PhotoYou board your flight, stow your gear in the overhead bin, take your seat, and pick up a magazine to read on the flight.

Suddenly, the seat back in front of you comes back and stops six inches from your face as the passenger sitting in it decides to get comfortable.

Delta Airlines is betting that no passengers like that intrusion into their personal space and will eventually embrace new limits the airline is placing on how far a seat will recline.

Since there are two kinds of passengers -- those who want to recline in their seats and those who resent it when a seat reclines into their space -- Delta is taking sides. It’s siding with the people who don’t like it and is betting that recliners will come to see that the policy is good for just about everyone.

Testing on Airbus A320 jets

The airline is going to test its new policy first on its Airbus A320 jets, a short-to-medium range narrow-bodied plane. It is cutting the coach seat recline in half, stopping the seat at two inches from the top. In first class, the seat recline is going down a couple of inches to 3.5 inches.

Delta insists it is not making the change to squeeze in another row of seats. It says the move will increase legroom and improve the customer experience for everyone. Travel website The Points Guy quotes Ekrem Dimbiloglu, Delta’s director of onboard product and customer experience, as saying Delta is not adding “a single seat” to the A320.

We found evidence that the debate over reclining a seat on an airliner has divided passengers for at least 12 years. In a 2007 post to an airline forum on TripAdvisor “Lexigirl” wrote that she was just learning that some of her fellow passengers were unhappy when she reclined her seat.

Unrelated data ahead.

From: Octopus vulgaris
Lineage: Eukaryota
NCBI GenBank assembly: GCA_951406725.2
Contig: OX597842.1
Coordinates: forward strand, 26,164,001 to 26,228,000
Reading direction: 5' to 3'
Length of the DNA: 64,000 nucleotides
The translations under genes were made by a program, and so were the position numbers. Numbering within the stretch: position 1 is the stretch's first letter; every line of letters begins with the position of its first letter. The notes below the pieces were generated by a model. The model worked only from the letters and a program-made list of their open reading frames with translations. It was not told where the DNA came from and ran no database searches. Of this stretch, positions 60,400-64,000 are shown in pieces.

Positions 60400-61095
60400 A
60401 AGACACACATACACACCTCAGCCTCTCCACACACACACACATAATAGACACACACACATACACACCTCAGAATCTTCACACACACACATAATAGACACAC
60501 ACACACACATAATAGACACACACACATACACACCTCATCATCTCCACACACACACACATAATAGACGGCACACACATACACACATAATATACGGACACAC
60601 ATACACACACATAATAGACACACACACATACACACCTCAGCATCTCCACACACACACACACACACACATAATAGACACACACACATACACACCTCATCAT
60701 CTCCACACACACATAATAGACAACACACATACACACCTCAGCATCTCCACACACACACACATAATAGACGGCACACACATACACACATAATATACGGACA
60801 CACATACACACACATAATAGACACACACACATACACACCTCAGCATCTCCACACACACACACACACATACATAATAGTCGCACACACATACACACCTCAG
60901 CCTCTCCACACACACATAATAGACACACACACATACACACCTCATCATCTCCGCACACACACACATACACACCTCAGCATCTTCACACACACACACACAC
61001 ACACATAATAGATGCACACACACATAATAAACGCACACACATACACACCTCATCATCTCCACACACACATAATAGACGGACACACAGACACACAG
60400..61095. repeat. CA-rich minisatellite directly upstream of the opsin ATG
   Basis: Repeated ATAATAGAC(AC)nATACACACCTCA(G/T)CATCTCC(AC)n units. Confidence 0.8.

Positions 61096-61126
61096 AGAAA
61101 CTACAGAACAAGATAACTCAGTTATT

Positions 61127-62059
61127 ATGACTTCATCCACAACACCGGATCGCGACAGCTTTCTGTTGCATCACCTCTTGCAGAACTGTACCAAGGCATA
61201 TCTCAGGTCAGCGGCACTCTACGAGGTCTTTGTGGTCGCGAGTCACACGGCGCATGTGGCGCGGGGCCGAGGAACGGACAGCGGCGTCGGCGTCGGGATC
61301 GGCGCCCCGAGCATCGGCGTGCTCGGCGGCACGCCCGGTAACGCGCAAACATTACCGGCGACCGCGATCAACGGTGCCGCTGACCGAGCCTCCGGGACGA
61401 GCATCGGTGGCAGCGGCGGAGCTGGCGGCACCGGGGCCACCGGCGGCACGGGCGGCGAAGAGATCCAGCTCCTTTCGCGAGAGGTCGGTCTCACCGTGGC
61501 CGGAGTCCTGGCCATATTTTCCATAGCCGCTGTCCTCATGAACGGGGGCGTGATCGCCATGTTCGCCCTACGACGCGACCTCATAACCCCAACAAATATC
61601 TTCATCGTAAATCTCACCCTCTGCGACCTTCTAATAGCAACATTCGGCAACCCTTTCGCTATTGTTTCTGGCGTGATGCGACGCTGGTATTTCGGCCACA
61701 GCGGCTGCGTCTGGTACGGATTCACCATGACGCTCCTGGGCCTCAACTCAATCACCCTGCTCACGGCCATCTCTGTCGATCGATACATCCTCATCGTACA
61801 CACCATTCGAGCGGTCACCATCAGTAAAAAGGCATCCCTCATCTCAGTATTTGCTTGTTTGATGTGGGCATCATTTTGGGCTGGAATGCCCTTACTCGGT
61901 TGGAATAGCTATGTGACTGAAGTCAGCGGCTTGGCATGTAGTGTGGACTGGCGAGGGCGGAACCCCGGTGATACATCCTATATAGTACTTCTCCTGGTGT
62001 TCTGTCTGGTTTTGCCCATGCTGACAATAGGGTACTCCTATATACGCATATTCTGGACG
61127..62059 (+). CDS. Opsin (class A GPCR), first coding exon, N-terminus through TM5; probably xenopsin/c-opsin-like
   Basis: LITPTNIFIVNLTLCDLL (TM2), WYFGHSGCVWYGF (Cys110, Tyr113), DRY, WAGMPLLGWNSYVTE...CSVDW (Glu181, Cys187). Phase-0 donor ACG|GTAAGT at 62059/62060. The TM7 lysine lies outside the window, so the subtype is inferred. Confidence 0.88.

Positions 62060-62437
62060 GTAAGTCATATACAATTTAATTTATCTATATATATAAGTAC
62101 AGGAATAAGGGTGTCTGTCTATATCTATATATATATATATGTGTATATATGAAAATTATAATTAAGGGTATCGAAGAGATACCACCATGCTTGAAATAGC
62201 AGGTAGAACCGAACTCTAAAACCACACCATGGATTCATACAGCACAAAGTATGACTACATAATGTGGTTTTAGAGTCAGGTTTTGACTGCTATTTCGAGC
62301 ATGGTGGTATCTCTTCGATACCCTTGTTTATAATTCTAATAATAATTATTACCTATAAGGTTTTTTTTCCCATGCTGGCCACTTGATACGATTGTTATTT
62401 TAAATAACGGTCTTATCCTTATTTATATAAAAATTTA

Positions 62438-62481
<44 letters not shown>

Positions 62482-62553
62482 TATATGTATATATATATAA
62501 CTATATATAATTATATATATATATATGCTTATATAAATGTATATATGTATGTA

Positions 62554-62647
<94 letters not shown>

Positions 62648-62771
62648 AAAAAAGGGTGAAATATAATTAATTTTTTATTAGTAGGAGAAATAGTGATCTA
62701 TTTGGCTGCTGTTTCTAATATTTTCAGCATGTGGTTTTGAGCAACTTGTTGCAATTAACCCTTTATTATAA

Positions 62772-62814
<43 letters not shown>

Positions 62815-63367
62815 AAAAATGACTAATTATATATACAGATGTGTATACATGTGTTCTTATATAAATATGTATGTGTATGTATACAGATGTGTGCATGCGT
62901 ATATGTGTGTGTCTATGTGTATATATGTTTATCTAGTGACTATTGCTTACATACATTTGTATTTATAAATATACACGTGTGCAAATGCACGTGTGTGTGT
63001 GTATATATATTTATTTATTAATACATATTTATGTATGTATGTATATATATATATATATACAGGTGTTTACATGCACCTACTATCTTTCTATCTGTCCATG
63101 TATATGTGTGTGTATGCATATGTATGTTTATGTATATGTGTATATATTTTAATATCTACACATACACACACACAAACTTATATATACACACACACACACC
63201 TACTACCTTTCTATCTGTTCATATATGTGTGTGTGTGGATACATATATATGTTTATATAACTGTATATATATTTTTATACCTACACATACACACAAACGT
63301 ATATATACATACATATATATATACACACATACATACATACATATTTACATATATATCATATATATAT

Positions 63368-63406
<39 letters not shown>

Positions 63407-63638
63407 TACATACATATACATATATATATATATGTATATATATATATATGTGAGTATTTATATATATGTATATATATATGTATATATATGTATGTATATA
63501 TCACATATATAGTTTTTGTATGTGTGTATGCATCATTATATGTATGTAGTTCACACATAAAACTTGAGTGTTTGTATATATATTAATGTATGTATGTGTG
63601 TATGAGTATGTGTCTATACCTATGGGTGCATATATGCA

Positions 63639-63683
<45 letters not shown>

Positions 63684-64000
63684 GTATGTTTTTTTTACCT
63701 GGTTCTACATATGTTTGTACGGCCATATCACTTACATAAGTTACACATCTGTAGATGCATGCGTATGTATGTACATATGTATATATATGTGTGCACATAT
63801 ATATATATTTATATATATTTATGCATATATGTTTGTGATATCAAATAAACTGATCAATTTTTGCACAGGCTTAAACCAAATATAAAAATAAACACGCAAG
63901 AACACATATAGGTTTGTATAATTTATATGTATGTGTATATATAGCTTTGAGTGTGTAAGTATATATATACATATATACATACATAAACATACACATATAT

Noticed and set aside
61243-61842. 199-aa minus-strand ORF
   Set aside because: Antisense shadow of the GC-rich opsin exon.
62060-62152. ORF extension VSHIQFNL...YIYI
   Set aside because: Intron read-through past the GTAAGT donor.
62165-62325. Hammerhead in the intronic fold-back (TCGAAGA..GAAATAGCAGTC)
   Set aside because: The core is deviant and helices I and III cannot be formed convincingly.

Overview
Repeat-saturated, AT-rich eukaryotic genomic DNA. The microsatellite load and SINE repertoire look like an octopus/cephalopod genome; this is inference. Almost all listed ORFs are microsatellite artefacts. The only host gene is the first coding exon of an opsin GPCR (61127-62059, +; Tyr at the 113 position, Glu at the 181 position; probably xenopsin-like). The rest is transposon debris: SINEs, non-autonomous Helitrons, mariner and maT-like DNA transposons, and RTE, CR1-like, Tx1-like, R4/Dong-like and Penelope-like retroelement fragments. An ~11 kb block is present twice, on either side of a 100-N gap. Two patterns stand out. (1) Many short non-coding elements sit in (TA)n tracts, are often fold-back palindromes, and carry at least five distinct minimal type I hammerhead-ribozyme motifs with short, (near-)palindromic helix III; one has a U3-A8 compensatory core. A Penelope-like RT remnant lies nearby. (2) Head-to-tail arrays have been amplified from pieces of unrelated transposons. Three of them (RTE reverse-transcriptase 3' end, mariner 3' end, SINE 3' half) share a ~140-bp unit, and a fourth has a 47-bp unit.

Both sides of the issue

“I have traveled a lot, and I always found it more comfortable to recline, and never realized this might be an issue,” she wrote. “After all, the seats are made to recline for a reason, Should I have to sit straight up for long periods of time because some tall person in back of me doesn't like me to recline?”

But last month, a ConsumerAffairs reader -- Charles, from Taneyville, Mo., wrote that he was very uncomfortable on an Allegiant Air flight, and that seat recliners didn’t help.

“The seats were too close to recline seats,” Charles wrote in a ConsumerAffairs post. “I felt like I was back in school riding a school bus. Loud and cramped.”

Interviewed in Time Magazine, travel expert Elaine Swann suggests quietly and discreetly asking the passenger in front of you if they could move up a bit, since the back of their seat is pressing against you. But she says it doesn’t always work.

Airline seat pitch, the distance between rows of seats, varies by aircraft and airline. It’s an important factor in how intrusive a reclining seat is. You can check out the seat pitch for individual airlines here.

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